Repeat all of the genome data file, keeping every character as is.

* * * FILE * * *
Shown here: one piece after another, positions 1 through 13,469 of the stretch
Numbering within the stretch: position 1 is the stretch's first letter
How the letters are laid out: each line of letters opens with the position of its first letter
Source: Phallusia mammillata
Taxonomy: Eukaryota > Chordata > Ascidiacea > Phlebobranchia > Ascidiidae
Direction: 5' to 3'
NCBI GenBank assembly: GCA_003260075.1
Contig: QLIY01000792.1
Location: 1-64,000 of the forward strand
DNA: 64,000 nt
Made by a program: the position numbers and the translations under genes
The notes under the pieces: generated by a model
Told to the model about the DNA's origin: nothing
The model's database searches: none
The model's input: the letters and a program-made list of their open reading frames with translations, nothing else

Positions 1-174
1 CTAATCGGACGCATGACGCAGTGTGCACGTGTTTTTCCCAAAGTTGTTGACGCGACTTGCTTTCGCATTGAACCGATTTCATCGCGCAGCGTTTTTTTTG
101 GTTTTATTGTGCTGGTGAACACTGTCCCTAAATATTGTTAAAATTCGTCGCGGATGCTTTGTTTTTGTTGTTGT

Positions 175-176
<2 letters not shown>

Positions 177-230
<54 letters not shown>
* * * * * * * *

Shown here: one piece after another, positions 1 through 13,469 of the stretch
Numbering within the stretch: position 1 is the stretch's first letter
How the letters are laid out: each line of letters opens with the position of its first letter
Source: Phallusia mammillata
Taxonomy: Eukaryota > Chordata > Ascidiacea > Phlebobranchia > Ascidiidae
Direction: 5' to 3'
NCBI GenBank assembly: GCA_003260075.1
Contig: QLIY01000792.1
Location: 1-64,000 of the forward strand
DNA: 64,000 nt
Made by a program: the position numbers and the translations under genes
The notes under the pieces: generated by a model
Told to the model about the DNA's origin: nothing
The model's database searches: none
The model's input: the letters and a program-made list of their open reading frames with translations, nothing else

Positions 1-174
1 CTAATCGGACGCATGACGCAGTGTGCACGTGTTTTTCCCAAAGTTGTTGACGCGACTTGCTTTCGCATTGAACCGATTTCATCGCGCAGCGTTTTTTTTG
101 GTTTTATTGTGCTGGTGAACACTGTCCCTAAATATTGTTAAAATTCGTCGCGGATGCTTTGTTTTTGTTGTTGT

Positions 175-176
<2 letters not shown>

Positions 177-230
<54 letters not shown>